Saturday, January 30, 2010

I have way too much time on my hands: every county in five states, Obama, and education

There are two things wrong with this blog: first, I haven't updated every day, like I used to. Second, I seem to be get more and more wrapped up in political minutiae, despite my occasional efforts to the contrary.

Well, sorry.

So I have followed even further down my obsessive path by plotting the college graduation rates of every single county in five states: Washington, Oregon, Idaho, Wyoming and Montana, against Obama's results there. I did this because I had already done three of those states, and noticed a recurring pattern. So I wondered what would happen if all 197 of those counties were plotted against each other.

And the results were:

What this diagram shows to me is that in these five states, the politics are not quite as different as could be imagined. Living in a county with lots of college educated people will probably make you more liberal in Idaho, just as it will in Washington. The only difference is that Washington state has a lot more of those counties. Also, notice the three quadrants: there is only one county, Ada, Idaho, with over 30% of college graduates that went Republican. There are, however, lots of Obama counties that are under 30%.
For those not familiar with the multisplendored thing that is the geography of the Northwest, those outliers in the lower right all have interesting stories:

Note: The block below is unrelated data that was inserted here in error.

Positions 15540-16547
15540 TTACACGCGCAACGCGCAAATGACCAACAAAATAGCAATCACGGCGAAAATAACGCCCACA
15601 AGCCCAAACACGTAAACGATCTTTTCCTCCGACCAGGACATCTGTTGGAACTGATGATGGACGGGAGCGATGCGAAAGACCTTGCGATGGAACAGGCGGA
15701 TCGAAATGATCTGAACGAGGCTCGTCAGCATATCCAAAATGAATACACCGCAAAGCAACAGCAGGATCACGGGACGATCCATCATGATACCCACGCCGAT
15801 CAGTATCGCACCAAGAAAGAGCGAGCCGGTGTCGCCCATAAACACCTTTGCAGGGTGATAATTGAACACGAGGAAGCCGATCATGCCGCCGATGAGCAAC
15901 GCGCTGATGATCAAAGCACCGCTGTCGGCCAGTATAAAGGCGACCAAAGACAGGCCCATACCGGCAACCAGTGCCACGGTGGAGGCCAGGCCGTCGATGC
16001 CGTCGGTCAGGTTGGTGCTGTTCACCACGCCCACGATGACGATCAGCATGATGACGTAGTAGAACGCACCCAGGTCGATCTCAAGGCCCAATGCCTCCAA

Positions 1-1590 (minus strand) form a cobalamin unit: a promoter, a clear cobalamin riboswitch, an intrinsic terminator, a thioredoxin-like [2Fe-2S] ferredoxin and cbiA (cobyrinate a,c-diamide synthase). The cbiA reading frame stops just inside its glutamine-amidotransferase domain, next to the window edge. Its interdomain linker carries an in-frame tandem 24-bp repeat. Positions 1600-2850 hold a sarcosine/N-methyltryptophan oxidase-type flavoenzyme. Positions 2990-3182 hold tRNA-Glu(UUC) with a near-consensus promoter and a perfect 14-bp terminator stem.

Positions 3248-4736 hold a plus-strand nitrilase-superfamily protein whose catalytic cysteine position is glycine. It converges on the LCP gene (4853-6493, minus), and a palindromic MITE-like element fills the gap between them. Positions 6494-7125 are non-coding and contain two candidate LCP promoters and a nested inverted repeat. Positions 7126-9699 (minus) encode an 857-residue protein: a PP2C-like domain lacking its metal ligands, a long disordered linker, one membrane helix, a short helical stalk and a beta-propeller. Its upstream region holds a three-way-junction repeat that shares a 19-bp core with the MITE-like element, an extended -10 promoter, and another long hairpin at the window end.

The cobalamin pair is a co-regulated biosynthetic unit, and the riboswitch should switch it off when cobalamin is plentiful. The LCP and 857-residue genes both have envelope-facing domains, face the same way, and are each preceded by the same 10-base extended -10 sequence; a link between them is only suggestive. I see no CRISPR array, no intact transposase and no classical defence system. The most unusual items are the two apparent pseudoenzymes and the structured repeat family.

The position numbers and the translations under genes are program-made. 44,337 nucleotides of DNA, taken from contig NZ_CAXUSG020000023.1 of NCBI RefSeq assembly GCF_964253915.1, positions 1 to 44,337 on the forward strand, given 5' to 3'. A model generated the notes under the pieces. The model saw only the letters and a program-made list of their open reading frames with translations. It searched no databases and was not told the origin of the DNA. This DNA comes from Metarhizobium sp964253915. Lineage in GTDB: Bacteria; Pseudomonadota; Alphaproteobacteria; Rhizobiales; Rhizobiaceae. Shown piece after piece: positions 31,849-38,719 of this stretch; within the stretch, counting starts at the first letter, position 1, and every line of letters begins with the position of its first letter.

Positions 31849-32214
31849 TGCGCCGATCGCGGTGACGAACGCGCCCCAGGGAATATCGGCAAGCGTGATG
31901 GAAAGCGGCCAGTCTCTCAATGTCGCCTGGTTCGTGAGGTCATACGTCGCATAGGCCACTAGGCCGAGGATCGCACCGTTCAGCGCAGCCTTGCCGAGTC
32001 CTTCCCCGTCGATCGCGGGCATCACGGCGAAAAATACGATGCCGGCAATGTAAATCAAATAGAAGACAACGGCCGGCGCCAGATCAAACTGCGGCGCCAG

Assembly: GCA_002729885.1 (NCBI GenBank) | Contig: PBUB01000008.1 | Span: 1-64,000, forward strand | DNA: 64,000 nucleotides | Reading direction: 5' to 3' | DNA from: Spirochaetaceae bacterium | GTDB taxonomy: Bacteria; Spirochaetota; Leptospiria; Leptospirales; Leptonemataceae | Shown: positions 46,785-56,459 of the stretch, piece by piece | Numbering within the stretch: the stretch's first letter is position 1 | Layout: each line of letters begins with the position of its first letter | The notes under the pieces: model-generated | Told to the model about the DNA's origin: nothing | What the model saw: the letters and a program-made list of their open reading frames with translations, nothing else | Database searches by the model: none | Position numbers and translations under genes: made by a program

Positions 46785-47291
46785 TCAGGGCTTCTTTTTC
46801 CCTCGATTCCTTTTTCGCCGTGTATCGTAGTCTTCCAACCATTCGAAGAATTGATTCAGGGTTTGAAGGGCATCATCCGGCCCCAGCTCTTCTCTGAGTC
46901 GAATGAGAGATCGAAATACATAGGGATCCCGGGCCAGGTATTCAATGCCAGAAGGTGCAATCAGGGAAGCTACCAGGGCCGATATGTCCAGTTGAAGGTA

Big Horn, Montana: is on the Crow Indian reservation
Glacier, Montana: is on the Blackfoot Indian reservation
Deer Lodge, Montana: has been working class leftist for a 100 years ago. Full of the descendants of Irish miners. Along with the people in Silver Bow county, they invented the weekend and these counties have not voted Republican EVER.
Blaine, Montana: another reservation county
Lincoln, Clatsop and Columbia, Oregon: coastal counties. I don't know why the Oregon Coast, and the Washington Coast, tend so Democratic
Cowlitz, Pacific and Gray's Harbor, Washington: Another trio of working class, rural, coastal counties. Gray's Harbor is where Kurt Cobain came from.
Hood River, Oregon and Multnomah, Oregon: the power of HIPPIES. Multnomah is an interesting contrast with King: despite having less education, and less minorities, Obama did better than he did in King County, Washington.

Outliers on the other side of the map:
Okay, I lied about one thing. Idaho probably is more conservative than Oregon, Washington or (most of) Montana, even with its generally lower college rates. Consider Madison county, which has close to a 25% college graduation rate, but which Obama lost by a margin of 70%. This are is, as could be guessed, heavily populated by the Mormon ethnicity. In fact, I suspect that most of the counties that skew to the left on this diagram are probably heavily ethnically Mormon.

So now we know!

Wednesday, January 27, 2010

Oregon Measures 66, 67, and the Obama Proxy

During a special election yesterday, the state of Oregon passed two ballot measures, one increasing taxes on people in the upper income bracket, and the other increasing corporate taxes. The measures passed by a narrow margin, and were only passed because of a large margin in Multnomah County, Oregon's largest and most liberal county.

The measures had very similar margins on the state level, 54.2 percent for Measure 66, increasing personal income taxes, and 53.5 percent for Measure 67, raising corporate taxes. Broken down by county, there was also, as could be expected, an almost perfect correlation.In fact, because of the way I round, there might have been even more correlation than this chart suggests. In any case, that isn't very interesting, as the results could probably be expected.